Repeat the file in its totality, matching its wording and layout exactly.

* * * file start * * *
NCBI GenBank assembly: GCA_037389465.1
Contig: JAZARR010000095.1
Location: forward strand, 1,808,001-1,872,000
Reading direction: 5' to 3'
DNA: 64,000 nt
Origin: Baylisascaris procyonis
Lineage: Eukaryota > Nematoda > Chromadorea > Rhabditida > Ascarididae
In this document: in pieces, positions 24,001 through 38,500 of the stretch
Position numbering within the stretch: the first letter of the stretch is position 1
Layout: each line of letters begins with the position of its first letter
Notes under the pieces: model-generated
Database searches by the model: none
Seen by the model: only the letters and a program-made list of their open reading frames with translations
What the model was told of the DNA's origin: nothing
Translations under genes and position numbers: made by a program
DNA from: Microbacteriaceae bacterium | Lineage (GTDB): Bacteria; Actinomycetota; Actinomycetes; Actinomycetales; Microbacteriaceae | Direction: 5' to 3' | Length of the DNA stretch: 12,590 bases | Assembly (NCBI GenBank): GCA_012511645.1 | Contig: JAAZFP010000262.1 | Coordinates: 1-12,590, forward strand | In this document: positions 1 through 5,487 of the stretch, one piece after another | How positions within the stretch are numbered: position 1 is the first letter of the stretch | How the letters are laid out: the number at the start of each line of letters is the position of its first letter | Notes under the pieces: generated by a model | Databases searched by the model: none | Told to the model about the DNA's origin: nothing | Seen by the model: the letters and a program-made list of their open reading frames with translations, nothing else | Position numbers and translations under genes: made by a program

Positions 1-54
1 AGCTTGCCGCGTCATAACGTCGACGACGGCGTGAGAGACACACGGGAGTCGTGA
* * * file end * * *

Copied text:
NCBI GenBank assembly: GCA_037389465.1
Contig: JAZARR010000095.1
Location: forward strand, 1,808,001-1,872,000
Reading direction: 5' to 3'
DNA: 64,000 nt
Origin: Baylisascaris procyonis
Lineage: Eukaryota > Nematoda > Chromadorea > Rhabditida > Ascarididae
In this document: in pieces, positions 24,001 through 38,500 of the stretch
Position numbering within the stretch: the first letter of the stretch is position 1
Layout: each line of letters begins with the position of its first letter
Notes under the pieces: model-generated
Database searches by the model: none
Seen by the model: only the letters and a program-made list of their open reading frames with translations
What the model was told of the DNA's origin: nothing
Translations under genes and position numbers: made by a program
DNA from: Microbacteriaceae bacterium | Lineage (GTDB): Bacteria; Actinomycetota; Actinomycetes; Actinomycetales; Microbacteriaceae | Direction: 5' to 3' | Length of the DNA stretch: 12,590 bases | Assembly (NCBI GenBank): GCA_012511645.1 | Contig: JAAZFP010000262.1 | Coordinates: 1-12,590, forward strand | In this document: positions 1 through 5,487 of the stretch, one piece after another | How positions within the stretch are numbered: position 1 is the first letter of the stretch | How the letters are laid out: the number at the start of each line of letters is the position of its first letter | Notes under the pieces: generated by a model | Databases searched by the model: none | Told to the model about the DNA's origin: nothing | Seen by the model: the letters and a program-made list of their open reading frames with translations, nothing else | Position numbers and translations under genes: made by a program

Positions 1-54
1 AGCTTGCCGCGTCATAACGTCGACGACGGCGTGAGAGACACACGGGAGTCGTGA